I so totally agree with you. I make a point of saying please and thank you where appropriate because I was also raised on the magic word. And it makes me feel good to see the reaction (surprise) on the face of those receiving it…you can actually see that you’ve brightened their day. Another sign of our lack of civility is never receiving a written Thank You for wedding or shower gifts. To me there’s no excuse for that… but that’s another post.

    • August 3, 2015 5:27 pm

      Oh, don’t get me started on the ‘no written thank yous’ for wedding and shower gifts! It’s an appalling trend (especially if the gift was opened when the giver wasn’t present – so there wasn’t even a VERBAL thank you provided). I know of a mother who actually bought wedding present thank you cards, wrote the addresses on the envelopes, purchased the postage, and then sat with her daughter and dictated what she should say on each (the girl – in her mid 20s – was less than enthused about the whole process). I’ve been to both wedding and baby showers in the last few years where I’ve put a great deal of effort into choosing, wrapping, and delivering the gifts, only to be given a quick ‘Thanks’ or … nothing at all in return. Honestly, it sometimes makes me wonder why I bothered in the first place! I hesitate to even suggest this, but even an email would be better than nothing!

      • August 5, 2015 11:44 am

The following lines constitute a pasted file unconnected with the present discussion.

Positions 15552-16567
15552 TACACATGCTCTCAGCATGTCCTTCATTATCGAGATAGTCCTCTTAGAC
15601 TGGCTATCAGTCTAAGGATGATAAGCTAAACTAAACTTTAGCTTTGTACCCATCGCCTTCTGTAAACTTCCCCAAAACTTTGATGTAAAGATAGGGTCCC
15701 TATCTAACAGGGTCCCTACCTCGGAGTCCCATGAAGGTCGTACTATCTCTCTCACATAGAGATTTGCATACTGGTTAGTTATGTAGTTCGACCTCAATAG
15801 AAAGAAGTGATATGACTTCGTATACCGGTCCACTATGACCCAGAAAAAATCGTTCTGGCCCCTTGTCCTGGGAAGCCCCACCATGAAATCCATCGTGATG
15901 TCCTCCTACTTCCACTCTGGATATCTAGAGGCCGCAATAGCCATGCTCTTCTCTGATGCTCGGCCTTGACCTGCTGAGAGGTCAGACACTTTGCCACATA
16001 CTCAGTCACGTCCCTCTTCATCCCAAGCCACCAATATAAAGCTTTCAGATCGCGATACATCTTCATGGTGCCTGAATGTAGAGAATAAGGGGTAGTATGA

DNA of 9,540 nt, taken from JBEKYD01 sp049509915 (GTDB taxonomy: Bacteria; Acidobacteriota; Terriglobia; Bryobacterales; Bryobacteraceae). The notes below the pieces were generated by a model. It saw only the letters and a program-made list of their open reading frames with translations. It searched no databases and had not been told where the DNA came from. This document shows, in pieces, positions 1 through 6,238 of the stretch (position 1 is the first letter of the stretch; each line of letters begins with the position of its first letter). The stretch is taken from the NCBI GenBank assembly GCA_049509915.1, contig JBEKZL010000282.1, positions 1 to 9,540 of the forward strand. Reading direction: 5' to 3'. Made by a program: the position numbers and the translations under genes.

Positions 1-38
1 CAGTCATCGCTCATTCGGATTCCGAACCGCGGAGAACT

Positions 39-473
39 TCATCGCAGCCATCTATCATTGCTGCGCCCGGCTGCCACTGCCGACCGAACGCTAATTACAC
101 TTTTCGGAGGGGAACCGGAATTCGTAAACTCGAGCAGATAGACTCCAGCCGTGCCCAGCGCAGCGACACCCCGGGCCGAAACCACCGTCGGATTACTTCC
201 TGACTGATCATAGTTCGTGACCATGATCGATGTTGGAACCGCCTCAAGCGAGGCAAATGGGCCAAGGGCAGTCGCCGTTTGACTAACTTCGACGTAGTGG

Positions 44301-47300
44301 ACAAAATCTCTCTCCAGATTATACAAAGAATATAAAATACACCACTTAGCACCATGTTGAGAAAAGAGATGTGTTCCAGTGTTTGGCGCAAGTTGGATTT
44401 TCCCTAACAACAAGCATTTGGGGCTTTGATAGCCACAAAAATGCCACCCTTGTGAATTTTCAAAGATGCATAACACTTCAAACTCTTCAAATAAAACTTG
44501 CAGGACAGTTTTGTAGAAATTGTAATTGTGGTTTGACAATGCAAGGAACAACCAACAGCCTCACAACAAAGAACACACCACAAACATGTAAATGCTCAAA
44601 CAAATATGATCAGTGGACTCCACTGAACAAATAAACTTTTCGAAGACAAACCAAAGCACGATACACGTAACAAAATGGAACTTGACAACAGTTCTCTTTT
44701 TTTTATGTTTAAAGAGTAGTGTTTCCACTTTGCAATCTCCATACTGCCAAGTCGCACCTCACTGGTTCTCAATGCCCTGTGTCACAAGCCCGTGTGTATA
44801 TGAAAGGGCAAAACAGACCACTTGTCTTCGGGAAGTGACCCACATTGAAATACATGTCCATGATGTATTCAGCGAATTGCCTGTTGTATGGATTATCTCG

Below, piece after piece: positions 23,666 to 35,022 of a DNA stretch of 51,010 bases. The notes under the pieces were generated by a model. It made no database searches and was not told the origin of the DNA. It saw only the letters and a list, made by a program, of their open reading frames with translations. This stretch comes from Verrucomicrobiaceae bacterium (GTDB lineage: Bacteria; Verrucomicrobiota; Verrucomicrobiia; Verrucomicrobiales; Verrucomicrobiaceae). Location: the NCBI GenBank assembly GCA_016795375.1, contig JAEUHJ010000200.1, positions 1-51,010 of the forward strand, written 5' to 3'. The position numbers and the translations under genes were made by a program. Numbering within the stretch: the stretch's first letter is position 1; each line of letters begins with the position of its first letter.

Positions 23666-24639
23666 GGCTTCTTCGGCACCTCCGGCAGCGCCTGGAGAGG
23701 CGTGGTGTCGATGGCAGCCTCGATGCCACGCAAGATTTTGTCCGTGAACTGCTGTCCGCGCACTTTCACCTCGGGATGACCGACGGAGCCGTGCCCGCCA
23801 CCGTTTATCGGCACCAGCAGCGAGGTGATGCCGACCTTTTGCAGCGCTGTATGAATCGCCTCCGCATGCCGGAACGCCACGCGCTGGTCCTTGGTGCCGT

Yes, yes, yes….you may spend hundreds of dollars going to the wedding and giving a gift, and never, ever get a thank you. Then down the road when a baby comes along, they manage to scrap together the time and postage to send an announcement. What’s one to do?

      • August 5, 2015 1:27 pm

        And what about the new ‘expectation’ that the wedding gift should be worth ‘at least’ the value of the meal served at the reception? Where do these expectations (gimme gimme gimme) come from? I’m appalled!

  4. August 3, 2015 3:04 pm

    Thank you for this interesting post! I was beginning to wonder, myself, what had happened to ‘please’ and ‘thank you’ these days. How sad that it should be thought ‘old fashioned’ to be polite.

    • August 3, 2015 3:21 pm

      One of the young girls I spoke with said ‘I think it’s pathetic that some people give you stuff just so they can hear you say ‘thank you’. If they really just wanted to be generous they shouldn’t expect a big deal to be made of it.’ YIKES!

      • August 5, 2015 11:47 am

        OMG, if that’s the mentality of the younger generation, then this world is going down the toilet fast!

      • August 5, 2015 1:27 pm

        I think we’re already half way there!